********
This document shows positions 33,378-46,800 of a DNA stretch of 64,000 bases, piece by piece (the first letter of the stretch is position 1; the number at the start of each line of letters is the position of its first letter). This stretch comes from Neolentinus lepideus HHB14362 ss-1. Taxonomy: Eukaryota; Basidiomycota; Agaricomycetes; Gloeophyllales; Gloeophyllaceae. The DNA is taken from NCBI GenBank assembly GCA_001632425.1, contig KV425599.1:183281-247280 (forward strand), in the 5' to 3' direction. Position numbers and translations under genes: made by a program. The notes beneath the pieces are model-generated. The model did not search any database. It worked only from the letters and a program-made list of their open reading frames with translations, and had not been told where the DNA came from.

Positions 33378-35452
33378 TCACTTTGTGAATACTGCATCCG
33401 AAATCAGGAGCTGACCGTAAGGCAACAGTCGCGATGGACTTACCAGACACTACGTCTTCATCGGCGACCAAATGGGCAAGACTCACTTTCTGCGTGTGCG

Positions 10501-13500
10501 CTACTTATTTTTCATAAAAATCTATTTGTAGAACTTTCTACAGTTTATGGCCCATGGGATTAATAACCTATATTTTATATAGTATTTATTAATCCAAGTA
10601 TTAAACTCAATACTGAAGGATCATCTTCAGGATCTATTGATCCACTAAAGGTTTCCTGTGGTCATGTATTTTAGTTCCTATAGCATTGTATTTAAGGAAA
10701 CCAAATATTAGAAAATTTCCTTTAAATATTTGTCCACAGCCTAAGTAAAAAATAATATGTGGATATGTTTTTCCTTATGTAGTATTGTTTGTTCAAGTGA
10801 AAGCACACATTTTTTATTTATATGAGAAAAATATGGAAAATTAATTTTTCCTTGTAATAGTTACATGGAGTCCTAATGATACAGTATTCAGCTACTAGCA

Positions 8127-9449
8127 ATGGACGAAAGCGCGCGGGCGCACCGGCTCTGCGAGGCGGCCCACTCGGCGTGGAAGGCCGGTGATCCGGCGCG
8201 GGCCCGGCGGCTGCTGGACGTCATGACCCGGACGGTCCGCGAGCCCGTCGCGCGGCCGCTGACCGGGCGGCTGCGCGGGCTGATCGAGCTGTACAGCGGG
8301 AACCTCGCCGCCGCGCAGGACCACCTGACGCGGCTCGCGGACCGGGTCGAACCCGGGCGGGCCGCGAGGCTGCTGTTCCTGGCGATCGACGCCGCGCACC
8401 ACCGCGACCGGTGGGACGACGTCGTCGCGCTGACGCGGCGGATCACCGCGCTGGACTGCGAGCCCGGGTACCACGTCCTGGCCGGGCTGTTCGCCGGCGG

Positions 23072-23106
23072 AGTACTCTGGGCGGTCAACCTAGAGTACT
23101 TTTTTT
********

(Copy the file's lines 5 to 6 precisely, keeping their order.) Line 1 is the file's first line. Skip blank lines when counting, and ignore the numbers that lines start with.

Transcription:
Positions 10501-13500
10501 CTACTTATTTTTCATAAAAATCTATTTGTAGAACTTTCTACAGTTTATGGCCCATGGGATTAATAACCTATATTTTATATAGTATTTATTAATCCAAGTA